From my own limited experience in the occult, in conjuring the spirits, in speaking with the intelligences of the spheres, in traversing the heavens that lie between us and God Almighty, I have seen things that make my toes curl in wonder and awe. I have done things that are miraculous in every sense of the word. In my conversations with the spirits of the realms, I'm no whining supplicant, begging for scraps of answers or a pittance to get to Egypt in the spring. I'm not demanding answers about God or the heavens, or secrets of the cosmos. I'm a traveler in the macrocosmic realms, a co-worker with the spirits in the microcosmic realms. There is no thing or state of existence beyond my ability to access and manifest through ritual activities. There are no limits beyond the practical.
So just what the HELL is going on here? Am I the only magician that uses magic to rise above the problems of mundane existence? By no means is my life, or my skill in the Art of magic perfect and complete. My recent escapades with Bune seem to be unprecedented among my fellow magicians for example, although they have confirmed in one way or another through their own magical works that the source of the problem was related to the way I had approached the idea of being a Hierophant.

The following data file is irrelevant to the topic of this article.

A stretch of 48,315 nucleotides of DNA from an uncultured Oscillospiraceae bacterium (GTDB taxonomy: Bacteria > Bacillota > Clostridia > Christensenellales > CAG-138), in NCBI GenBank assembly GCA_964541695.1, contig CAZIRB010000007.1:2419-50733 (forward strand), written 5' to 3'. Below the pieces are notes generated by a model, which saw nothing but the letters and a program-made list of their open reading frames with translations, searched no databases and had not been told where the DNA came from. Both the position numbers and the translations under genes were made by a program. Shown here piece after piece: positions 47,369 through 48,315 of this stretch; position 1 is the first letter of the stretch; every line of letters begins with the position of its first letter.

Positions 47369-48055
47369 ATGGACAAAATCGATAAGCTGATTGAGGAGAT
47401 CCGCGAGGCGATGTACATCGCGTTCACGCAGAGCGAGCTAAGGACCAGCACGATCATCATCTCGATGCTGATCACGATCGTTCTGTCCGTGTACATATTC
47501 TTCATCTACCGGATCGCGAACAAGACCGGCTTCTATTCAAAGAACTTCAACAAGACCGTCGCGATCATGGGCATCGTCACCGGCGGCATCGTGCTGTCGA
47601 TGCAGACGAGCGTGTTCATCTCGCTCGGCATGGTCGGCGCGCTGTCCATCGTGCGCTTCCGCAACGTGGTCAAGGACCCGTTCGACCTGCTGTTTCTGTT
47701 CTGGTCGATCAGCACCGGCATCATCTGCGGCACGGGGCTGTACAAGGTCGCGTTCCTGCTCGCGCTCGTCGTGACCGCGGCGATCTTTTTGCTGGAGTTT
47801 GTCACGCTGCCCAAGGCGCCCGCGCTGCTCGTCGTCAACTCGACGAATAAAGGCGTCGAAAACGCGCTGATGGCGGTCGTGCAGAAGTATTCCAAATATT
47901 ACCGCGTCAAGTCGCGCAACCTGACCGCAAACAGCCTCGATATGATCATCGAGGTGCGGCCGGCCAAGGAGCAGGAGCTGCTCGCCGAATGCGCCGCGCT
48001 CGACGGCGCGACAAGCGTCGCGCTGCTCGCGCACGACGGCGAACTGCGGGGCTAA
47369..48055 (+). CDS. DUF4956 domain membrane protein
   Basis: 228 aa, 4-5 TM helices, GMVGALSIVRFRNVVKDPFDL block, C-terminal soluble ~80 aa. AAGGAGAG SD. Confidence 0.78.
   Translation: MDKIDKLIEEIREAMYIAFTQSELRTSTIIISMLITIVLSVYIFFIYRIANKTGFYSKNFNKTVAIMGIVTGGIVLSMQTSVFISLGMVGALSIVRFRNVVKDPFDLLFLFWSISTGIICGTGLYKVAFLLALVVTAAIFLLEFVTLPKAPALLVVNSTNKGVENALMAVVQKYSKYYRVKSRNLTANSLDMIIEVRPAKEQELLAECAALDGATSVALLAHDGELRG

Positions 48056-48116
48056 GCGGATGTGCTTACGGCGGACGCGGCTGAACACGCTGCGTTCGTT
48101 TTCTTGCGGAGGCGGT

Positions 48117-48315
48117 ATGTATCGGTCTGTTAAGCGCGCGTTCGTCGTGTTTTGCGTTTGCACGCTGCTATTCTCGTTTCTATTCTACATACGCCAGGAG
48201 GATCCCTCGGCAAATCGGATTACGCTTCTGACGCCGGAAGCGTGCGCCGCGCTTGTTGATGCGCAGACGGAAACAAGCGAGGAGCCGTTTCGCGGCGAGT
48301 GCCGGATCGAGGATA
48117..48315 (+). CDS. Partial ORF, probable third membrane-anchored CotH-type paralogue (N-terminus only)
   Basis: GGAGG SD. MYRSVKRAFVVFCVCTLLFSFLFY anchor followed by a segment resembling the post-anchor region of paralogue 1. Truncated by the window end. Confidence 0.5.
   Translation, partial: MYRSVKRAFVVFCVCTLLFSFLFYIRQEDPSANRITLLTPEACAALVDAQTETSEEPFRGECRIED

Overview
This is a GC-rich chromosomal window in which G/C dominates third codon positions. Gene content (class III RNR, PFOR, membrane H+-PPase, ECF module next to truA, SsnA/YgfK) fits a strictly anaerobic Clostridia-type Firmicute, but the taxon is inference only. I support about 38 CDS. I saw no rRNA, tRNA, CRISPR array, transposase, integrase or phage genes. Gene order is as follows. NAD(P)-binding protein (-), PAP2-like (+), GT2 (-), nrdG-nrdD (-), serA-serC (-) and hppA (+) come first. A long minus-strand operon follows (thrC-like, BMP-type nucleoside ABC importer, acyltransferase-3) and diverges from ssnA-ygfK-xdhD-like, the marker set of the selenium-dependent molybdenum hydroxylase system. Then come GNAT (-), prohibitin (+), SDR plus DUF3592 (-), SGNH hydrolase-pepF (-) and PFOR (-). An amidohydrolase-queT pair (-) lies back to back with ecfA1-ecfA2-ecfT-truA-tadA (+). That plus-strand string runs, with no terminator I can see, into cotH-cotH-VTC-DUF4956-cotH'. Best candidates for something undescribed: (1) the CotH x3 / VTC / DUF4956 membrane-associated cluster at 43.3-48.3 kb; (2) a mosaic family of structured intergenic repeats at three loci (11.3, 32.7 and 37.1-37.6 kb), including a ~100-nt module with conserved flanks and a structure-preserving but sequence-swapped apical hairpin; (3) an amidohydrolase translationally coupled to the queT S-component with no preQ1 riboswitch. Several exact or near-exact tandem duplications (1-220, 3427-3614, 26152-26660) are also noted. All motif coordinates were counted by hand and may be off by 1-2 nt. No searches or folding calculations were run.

The point is, when I found out what was going on, the first thing I did was fix it. Using magic. That's my general approach to everything. It works really well. I use Magic to get ideas about what I should be doing in my mundane life. I use it to get ideas about what spiritual activities I should be pursuing. I use it for food, health, safety, and travel. With the knowledge I get reading and meditating, I create and perform rituals that bring about what I want to happen in my life and my world.
I know I'm not the only one that does this. I talk to many magicians on the internet across the world who are doing the same thing. What I don't understand is why it's so relatively rare. The number of magicians in control of their lives is staggeringly low. Most people interested in the occult are interested in the power to control their worlds, but compared to the number of people interested, the number of people doing the Work, doing the magic that transforms their existence is less than half of one percent.
Magic. It's what a magician does. It's not a last resort, it's a first resort. The lungs breathe, the liver filters, the brain processes. The magician does magic. The magician is in control of their world, not isolated from other influences, but in a position of authority in determining which of the opportunities life will present, and how those opportunities will come about.